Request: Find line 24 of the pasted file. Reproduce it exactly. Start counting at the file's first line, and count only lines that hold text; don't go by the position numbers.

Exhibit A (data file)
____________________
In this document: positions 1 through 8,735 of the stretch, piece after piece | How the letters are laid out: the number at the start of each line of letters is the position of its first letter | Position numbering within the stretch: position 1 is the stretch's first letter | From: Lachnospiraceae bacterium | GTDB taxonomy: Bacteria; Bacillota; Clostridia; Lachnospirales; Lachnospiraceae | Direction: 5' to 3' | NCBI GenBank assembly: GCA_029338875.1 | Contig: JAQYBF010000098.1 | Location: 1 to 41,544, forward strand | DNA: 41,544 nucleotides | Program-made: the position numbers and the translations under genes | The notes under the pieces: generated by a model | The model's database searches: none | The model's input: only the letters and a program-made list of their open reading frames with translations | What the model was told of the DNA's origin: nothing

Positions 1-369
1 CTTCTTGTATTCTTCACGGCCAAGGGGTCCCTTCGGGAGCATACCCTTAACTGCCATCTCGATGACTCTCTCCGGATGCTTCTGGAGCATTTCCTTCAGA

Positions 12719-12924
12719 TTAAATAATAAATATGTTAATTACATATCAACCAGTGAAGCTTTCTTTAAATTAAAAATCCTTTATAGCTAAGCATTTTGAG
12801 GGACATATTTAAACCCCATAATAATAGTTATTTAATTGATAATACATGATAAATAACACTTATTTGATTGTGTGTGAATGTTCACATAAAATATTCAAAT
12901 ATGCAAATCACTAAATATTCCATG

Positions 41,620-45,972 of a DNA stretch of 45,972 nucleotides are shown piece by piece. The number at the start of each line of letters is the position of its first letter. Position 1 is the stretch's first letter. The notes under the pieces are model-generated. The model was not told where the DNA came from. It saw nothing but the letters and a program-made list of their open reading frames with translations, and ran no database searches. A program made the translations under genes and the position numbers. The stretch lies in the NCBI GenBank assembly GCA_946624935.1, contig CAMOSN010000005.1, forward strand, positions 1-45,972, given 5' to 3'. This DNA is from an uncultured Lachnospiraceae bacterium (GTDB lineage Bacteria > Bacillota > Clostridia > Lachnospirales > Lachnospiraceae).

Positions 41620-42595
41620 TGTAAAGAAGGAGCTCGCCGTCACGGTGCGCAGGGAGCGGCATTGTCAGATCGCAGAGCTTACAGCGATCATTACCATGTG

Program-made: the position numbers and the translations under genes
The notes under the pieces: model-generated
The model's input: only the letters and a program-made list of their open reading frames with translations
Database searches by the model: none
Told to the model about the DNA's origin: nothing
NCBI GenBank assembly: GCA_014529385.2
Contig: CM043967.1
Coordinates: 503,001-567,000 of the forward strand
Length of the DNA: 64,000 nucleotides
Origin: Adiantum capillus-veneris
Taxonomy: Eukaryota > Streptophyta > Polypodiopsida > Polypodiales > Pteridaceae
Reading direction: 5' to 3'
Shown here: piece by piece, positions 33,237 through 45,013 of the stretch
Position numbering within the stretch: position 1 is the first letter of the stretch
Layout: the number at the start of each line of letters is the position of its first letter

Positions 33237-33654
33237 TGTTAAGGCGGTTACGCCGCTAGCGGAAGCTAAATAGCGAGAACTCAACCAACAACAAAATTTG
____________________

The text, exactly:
Position numbering within the stretch: position 1 is the first letter of the stretch